UNs top court clears Serbia of genocide during Bosnian war
THE HAGUE AFP - The UNs top court on Monday cleared Serbia of direct involvement in genocide during the war in Bosnia, but said Belgrade did breach international law by failing to prevent the 1995 massacre at Srebrenica. "The court finds that Serbia has not committed genocide," ICJ president Rosalyn Higgins said. The ICJ found that "massive killings" and atrocities occured throughout Bosnia with Bosnian Muslims being the victims in many cases. However, it stressed most events did not amount to genocide because "the evidence did not show that these terrible acts were accompanied by the specific intent to destroy a group that is the required proof of genocide," Higgins told journalists after the judgement. The ICJ found only one act of genocide -- the massacre at Srebrenica of nearly 8,000 Muslims by Bosnian Serb troops -- and said there was not enough evidence to suggest Belgrade was directly responsible. However, it ruled that Serbia had failed in its responsibility under the 1948 genocide convention to try and prevent the killings.Let me see if I have this right. Lots of killings happened, but it was just a coincidence that most of the victims were a particular nationality and religion? After all, the ICJ found only one act of genocide. It was only one little massacre. ICJ President Judge Rosalyn Higgins said the court concluded that the Srebrenica massacre did constitute genocide, but that other mass killings of Bosnian Muslims did not. I never knew there were "levels of genocide".
While the ICJ ruled that Belgrade had given "considerable military and financial support" to the Bosnian Serb leadership, the court found it did not mastermind the slaughter in Srebrenica. "The decision to kill the adult male population of the Muslim community was taken by some members of the main staff of the Bosnian Serb army but without instructions from or effective control by Serbia," the court said. But Higgins stressed the case had also "conclusively proved" that the Serbian leadership, and former Yugoslav president Slobodan Milosevic in particular, "were fully aware ... that massacres were likely to occur".The court found that Serbia supplied "considerable military and financial support available" to the Bosnian Serbs but that it had not known they had genocidal intent. They "were aware" it was "likely", but there ends their responsibility. Ahhh, I understand now. Blame it on the military. Who can control them, after all? They have guns! I had wondered aloud during class what the reaction of the Muslim world would be if the decision happened to go Serbia's way, considering the reaction to a few cartoons and a comment by the Pope. Surely, if Serbia was found not guilty, the reaction would be incredible, wouldn't it? My prof forwarded the question to one of his TA's in another class, who happens to be a Muslim from Bosnia. Her response follows:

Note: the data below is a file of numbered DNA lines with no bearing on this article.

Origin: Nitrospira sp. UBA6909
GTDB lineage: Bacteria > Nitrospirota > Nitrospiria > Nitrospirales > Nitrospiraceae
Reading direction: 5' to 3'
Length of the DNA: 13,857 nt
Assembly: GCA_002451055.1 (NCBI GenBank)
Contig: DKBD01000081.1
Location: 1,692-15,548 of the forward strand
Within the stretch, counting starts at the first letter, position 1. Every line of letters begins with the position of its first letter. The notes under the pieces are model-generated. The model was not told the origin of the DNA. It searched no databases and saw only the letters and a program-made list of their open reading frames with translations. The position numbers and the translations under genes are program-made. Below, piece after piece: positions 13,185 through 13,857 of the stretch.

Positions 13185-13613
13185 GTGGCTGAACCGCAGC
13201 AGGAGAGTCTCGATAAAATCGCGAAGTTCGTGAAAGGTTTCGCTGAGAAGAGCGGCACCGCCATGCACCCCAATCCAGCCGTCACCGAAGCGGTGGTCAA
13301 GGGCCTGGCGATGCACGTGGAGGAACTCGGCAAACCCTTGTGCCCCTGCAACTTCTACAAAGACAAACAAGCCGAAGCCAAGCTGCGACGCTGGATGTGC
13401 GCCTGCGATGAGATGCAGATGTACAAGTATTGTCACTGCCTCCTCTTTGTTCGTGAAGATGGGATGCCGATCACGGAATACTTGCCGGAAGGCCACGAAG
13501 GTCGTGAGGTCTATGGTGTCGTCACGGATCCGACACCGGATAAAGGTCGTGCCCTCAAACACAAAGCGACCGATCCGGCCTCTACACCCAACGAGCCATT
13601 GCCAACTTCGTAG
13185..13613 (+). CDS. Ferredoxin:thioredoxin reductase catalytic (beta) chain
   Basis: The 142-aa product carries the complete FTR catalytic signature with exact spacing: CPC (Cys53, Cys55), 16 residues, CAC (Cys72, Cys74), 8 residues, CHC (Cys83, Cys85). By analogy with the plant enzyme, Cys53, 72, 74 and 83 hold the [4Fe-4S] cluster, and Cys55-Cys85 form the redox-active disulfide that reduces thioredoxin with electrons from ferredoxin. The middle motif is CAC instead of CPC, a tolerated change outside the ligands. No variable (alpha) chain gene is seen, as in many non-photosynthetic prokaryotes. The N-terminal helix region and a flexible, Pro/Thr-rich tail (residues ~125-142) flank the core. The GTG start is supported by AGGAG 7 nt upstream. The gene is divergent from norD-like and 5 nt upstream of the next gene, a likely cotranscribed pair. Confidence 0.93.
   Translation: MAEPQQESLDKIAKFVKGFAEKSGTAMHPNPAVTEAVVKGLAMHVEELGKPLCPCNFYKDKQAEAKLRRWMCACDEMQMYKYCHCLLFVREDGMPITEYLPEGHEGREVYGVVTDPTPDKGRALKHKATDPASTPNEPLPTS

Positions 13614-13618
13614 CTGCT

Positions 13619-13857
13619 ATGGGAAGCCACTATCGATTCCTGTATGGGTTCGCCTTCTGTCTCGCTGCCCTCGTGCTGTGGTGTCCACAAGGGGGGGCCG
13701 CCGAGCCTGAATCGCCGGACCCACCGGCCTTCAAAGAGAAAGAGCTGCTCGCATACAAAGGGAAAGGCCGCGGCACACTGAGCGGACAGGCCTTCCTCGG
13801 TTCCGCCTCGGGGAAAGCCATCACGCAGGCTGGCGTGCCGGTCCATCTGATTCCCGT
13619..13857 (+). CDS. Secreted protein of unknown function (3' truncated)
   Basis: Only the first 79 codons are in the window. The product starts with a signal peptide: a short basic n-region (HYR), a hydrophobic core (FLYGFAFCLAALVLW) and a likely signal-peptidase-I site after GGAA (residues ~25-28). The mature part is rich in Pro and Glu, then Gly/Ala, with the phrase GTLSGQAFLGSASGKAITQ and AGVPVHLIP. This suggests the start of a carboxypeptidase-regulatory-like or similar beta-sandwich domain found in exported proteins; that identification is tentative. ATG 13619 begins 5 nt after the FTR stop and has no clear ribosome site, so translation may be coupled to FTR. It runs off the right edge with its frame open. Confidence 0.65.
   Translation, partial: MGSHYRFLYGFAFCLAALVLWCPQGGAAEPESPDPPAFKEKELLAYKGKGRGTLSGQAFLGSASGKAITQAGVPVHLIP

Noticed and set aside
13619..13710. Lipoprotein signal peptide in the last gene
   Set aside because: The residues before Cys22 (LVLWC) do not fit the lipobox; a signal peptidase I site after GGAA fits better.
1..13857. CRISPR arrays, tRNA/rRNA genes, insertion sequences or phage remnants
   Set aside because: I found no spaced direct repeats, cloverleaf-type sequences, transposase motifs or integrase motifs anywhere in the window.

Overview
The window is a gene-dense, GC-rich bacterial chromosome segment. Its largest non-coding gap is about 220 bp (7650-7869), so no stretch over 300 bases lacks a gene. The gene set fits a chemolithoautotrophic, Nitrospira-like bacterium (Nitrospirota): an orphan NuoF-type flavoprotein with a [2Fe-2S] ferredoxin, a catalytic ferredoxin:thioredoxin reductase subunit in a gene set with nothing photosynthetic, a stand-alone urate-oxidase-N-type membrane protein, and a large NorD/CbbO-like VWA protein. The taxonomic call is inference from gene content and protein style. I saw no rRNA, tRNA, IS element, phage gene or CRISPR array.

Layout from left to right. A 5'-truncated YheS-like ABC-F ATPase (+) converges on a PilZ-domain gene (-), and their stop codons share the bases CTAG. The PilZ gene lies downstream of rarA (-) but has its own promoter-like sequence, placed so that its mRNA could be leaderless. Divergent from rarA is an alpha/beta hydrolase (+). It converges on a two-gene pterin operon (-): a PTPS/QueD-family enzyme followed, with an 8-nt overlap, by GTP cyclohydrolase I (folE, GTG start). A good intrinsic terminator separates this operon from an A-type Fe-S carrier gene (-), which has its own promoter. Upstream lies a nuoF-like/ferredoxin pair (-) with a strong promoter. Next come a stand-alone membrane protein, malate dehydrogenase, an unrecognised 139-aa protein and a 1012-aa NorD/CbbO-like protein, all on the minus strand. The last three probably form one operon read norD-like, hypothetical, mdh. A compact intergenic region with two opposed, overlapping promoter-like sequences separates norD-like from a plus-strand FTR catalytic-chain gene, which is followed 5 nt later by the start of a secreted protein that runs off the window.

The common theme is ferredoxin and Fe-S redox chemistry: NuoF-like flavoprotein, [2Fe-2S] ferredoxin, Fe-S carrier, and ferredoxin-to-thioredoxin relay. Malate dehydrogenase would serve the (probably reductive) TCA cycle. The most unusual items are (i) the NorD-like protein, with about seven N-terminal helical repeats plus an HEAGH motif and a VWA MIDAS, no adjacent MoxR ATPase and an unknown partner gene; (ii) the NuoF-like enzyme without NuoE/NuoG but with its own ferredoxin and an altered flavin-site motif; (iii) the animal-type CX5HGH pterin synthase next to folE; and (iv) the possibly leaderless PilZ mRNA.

Dr. K, this is a difficult question, and I am not sure if I can help with it. I am willing to try, though. First of all, there is a problem within the question. Bosnia is not predominantly Muslim - before the war Bosnia had about 44% of Muslim population; now it must be either close to that or even less, after so many people left, and many were killed. So, even though, Bosnia has high percentage of Muslim population, it is usually not considered Muslim. More than fifty percent of Bosnian population is Christian, mostly Eastern Orthodox, but also Catholic. We also have a Jewish minority. Even though, some Arabic countries have tried to be involved in rebuilding Mosques in Bosnia, and have tried to finance some religious schools, etc., most of the Bosnian Muslim population is not religious in the sense that they follow some of the most sacred Muslim traditions. Very few Bosnian Muslims pray five times a day, and it is very difficult to find a Bosnian (regardlss of religion) who does not drink!!! (I am still looking to find one). Even though the Muslim world, so to say, did sympathize with Bosnian Muslims during the genocide, I doubt that the decision would bring about any type of radical reaction within the Muslim population. And lastly, in my mind, there is honestly no way that Serbia can be found not guilty on all counts - the evidence is overwhelming. Overall, I do not think that decision (whatever it might be) will carry much importance for the Muslim world, and most likely than not, Serbia will be found guilty on at least some accounts.Will be interesting watching the news over the next few days, I think.